Federal Reserve Bank leaders, working to prevent an economic slowdown, begin two days of meetings on Tuesday. Economists predict they will announce an interest rate cut of 25 basis points, or a quarter of a percent. It would be the second cut this year. I joined CBS This Morning to discuss how this could affect your bottom line.
For the first time in a decade, the Federal Reserve is likely to cut interest rates. Citing the “crosscurrents” of slowing global growth, uncertainty over trade policy, and static prices, the central bank will preemptively shave 0.25 percent from the fed funds rate, putting the new range at 2-2.25 percent.
Dow 27K! S&P 500 3K! NASDAQ 8200! Just months after the bull market in stocks and the current expansion each became the longest on record, U.S. equity indexes reached more milestones last week. Sure, the economy is expanding, but you can thank one person for the recent leg up in the bull market rally: Fed Chairman Jerome Powell.
Amid renewed Presidential criticism and evidence of a slowing economy, Fed officials will convene a two-day policy meeting this week and the pressure is on. As always, central bankers have to balance maintaining a strong enough economy to foster job growth, but it can’t run too hot, which might trigger inflation. Right now, there’s a battle brewing inside the collective Fed’s Head between action and inaction.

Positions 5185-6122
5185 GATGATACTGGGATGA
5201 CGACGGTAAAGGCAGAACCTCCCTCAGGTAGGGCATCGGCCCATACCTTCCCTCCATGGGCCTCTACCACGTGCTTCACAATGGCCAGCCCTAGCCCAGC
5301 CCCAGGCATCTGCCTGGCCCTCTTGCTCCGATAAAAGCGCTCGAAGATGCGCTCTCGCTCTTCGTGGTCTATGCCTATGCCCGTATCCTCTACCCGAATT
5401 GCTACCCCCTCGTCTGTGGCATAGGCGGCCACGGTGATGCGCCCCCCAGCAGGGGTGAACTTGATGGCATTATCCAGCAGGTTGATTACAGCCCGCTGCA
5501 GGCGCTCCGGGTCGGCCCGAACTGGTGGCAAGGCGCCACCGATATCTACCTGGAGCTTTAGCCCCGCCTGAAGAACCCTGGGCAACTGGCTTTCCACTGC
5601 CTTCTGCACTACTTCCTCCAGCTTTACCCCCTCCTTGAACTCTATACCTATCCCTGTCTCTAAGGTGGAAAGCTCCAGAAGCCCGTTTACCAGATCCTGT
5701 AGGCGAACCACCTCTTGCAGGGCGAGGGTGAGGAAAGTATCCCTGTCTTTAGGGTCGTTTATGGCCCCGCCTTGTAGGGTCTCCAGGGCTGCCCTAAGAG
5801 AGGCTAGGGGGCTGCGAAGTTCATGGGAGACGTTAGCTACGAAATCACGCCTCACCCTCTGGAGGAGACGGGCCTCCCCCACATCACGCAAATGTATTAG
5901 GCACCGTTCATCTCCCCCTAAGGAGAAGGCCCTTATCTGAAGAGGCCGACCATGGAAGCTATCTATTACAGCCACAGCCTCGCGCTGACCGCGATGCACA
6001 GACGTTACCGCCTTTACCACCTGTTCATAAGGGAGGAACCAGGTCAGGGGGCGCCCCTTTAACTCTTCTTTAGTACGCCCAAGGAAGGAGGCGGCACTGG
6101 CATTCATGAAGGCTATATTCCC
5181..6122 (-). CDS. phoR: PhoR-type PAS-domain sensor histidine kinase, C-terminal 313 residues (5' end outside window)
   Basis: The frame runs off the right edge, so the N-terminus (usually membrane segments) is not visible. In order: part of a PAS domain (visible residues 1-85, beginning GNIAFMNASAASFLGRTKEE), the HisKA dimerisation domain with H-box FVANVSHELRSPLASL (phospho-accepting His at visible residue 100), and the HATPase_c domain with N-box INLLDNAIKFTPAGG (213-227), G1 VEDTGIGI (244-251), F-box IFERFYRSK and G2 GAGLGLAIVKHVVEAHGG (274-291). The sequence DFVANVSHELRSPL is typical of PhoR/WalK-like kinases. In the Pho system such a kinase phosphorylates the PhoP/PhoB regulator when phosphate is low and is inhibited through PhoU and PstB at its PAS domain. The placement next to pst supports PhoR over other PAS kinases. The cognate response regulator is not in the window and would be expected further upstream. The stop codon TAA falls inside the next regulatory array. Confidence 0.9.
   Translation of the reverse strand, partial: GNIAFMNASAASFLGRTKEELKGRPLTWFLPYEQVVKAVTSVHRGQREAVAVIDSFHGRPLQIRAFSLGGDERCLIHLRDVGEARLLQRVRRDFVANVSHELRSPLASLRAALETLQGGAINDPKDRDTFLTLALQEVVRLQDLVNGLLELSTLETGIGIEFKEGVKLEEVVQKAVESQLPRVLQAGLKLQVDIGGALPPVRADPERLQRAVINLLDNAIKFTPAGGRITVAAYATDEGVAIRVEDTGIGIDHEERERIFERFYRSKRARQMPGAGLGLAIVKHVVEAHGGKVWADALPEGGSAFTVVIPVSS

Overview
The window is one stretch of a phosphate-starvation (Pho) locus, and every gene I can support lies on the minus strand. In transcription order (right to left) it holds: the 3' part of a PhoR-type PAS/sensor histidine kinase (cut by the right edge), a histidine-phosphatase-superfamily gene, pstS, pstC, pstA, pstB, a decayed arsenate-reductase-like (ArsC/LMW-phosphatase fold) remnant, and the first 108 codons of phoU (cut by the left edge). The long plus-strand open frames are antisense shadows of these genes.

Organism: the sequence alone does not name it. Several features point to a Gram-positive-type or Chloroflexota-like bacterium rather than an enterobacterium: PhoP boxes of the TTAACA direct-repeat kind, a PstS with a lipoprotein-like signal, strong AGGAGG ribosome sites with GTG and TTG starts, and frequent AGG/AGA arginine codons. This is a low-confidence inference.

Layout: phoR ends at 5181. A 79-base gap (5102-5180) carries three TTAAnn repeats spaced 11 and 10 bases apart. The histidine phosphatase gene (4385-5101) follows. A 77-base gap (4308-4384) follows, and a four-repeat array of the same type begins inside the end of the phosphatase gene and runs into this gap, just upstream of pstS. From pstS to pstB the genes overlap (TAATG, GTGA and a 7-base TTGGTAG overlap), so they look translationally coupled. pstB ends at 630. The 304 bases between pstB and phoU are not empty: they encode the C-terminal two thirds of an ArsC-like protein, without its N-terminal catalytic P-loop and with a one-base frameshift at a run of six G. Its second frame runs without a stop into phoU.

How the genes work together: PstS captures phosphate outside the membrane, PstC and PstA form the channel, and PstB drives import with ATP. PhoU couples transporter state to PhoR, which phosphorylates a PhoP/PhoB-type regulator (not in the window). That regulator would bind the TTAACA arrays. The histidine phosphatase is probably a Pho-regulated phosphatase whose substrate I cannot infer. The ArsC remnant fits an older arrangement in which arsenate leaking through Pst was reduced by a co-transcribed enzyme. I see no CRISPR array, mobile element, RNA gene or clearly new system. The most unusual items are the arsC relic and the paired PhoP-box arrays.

The government reported that the economy added a better than expected 263,000 jobs in April. It was the 103rd straight month of job growth, the longest streak on record. Nearly ten years into the expansion, job creation is 205,000 for the first four months of 2019, just above the monthly amount added since the labor market bottomed out in 2010.
Three different producers contacted me about the following headline, which appeared last week in the Wall Street Journal: “Inverted Yield Curve Is Telling Investors What They Already Know.” You may be forgiven for that case of déjà vu, because we last discussed the inverted yield curve in December. Here’s a refresher from my post on the topic:
Last week, the Federal Reserve decided not to raise interest rates. The more dovish Fed outlook pushed down interest rates, which led mortgage rates to 14-month lows. The current 30-year fixed rate loan stands at just under 4.3 percent, just in time for the spring home buying season. I joined CBS This Morning to discuss.
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